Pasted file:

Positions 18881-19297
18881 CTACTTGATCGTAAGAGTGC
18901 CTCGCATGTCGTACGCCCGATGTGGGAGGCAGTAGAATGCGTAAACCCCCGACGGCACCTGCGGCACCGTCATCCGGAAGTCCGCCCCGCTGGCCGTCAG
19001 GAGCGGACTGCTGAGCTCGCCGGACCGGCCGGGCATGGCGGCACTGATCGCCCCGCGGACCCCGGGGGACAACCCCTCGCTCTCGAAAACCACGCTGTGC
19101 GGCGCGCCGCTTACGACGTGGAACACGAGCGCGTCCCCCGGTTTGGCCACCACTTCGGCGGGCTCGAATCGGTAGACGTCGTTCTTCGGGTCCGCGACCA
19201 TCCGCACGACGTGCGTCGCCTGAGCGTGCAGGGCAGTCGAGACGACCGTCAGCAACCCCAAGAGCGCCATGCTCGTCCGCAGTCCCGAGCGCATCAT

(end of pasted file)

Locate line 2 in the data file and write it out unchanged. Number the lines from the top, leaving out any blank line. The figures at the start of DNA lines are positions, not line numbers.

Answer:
18881 CTACTTGATCGTAAGAGTGC